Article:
The Torah essentially demands that we overcome the natural temptation to put on appearances tailored to specific settings. For such is human nature. I know rabbonim who when praying at home finish the Shmoneh Esrei quickly – but in public recite it at great length. For this reason my grandfather R. Chaim always opposed the widespread notion that a Rav should cultivate a distinctive public image. For this reason he would wear the same simple clothing both at home and in public. This is the real meaning of shivisi Hashem lenegdi samid (I have placed God always before me; Psalms 16:8) – i.e., I have been shaveh, consistent, in my actions before God, tamid, in every circumstance). This lesson was taught by R. Yisrael Salanter who was once traveling with a wagon-driver when they came upon a large pile of unguarded hay in a field. When the driver started to steal some of the hay, R. Salanter called out, “What you are doing, you are being watched!” Thereupon the driver desisted and anxiously climbed back on the wagon. After a while, he said “There was no one there, why did you say I was being watched?” To which R. Yisrael answered, “You were indeed being watched – by God!” That is, in all our ways, and in all circumstances, public and private, our behavior must be consistent, for we are always in the presence of an all-seeing God.
Thus at the very outset of the Shulchan Aruch Orach Chaim the Rema comments:
This is a great Torah principle characteristic of the righteous, insofar as normally a person does not act at home as he does in the presence of a great king, nor is his speech when with his family as it is were he to be in the ruler’s palace. How much more so that when one realizes that the King Whose glory fills the cosmos is watching him … one should feel fear and shame, and not be embarrassed in front of people who might mock him for serving God…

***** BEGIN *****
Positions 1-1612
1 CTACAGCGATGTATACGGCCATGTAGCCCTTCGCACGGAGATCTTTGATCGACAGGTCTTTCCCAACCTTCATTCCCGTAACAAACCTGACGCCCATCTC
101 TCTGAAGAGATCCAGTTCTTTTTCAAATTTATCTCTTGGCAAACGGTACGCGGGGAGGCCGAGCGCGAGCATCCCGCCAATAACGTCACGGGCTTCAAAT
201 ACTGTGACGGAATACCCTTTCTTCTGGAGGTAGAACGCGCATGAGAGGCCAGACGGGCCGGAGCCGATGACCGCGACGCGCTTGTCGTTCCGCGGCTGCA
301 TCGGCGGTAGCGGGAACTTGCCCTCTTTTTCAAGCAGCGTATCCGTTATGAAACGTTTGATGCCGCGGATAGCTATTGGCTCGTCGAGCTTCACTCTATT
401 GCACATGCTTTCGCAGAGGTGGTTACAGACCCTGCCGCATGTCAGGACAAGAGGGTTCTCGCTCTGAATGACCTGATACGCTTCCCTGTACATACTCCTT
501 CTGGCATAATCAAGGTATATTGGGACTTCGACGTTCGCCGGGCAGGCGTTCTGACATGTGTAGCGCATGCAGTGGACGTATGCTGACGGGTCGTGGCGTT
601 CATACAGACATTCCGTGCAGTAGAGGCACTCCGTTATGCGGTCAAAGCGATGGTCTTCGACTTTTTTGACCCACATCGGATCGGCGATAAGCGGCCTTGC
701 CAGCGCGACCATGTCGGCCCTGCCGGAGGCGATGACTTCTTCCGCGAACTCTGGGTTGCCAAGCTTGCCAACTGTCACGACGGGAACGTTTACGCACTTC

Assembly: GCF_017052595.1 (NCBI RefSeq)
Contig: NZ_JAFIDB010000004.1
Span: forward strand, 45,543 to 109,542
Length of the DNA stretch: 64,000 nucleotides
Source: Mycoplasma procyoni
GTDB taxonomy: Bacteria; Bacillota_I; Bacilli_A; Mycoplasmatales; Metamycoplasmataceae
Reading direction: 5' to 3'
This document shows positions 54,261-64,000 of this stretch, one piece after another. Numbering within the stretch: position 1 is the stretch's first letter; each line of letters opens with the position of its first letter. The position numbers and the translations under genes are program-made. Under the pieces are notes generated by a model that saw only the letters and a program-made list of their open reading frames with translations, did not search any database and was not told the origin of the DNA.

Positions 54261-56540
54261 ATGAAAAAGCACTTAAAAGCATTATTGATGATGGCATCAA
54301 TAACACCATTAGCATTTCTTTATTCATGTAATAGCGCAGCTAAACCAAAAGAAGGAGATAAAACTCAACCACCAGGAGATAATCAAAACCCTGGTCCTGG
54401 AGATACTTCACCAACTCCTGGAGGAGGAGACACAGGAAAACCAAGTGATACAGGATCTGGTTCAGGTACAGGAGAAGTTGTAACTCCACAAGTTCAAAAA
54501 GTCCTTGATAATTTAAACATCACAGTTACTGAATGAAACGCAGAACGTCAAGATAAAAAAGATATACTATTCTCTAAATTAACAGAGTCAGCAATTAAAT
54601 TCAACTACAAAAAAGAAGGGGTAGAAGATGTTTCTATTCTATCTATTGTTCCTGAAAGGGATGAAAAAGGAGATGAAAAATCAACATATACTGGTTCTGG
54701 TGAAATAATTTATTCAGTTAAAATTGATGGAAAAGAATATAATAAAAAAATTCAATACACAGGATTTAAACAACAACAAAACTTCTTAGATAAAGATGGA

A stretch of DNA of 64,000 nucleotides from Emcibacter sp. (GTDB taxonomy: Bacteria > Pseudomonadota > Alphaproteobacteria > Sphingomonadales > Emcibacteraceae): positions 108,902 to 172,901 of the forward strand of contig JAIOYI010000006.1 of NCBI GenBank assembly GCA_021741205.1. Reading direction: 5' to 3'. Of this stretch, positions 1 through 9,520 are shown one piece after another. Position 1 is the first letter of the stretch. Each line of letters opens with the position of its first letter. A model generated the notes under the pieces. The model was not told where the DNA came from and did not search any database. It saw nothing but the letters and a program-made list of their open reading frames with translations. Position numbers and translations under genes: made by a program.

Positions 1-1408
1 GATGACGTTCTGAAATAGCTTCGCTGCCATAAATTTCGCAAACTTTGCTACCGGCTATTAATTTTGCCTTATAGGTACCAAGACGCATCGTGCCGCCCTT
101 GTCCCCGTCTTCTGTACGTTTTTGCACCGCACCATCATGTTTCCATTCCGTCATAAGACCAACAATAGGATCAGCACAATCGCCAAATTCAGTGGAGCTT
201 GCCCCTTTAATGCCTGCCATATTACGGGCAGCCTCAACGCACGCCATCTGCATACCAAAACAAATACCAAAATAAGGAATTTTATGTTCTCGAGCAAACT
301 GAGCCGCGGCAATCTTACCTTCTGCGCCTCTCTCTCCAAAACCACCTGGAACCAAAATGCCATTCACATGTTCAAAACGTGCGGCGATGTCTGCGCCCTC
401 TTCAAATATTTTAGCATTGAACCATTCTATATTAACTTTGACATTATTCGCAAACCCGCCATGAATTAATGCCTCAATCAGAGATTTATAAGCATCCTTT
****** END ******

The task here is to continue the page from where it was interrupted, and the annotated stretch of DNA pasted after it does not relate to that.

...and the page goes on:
The Foundation of Teshuvah
And so, when a Jew sins, we consider it as if he has two “selves,” two Yosefs. While the external one may have sinned, the other which is the real self, has remained pure, no matter what. And when that Jew comes to beg for forgiveness, we say that the inner, core Yosef never sinned, only the superficial one did. This is the yesod of teshuvah (the foundation of repentance). Were it not so, how would it be possible for anyone to experience remorse? Surely it is the pure self which experiences charatah, regret. Otherwise how could that person be motivated to repent out of nowhere? Nothing comes from nothing.
Let me further illustrate the point. I have known people who in spite of their Torah upbringing stopped keeping Shabbos, kashrus, and the like, only to return to a life of Torah many years later. When I would ask them what had happened during those interim years they would say “Rebbe, it wasn’t me who acted that way. Something else possessed me, and made me do those things.”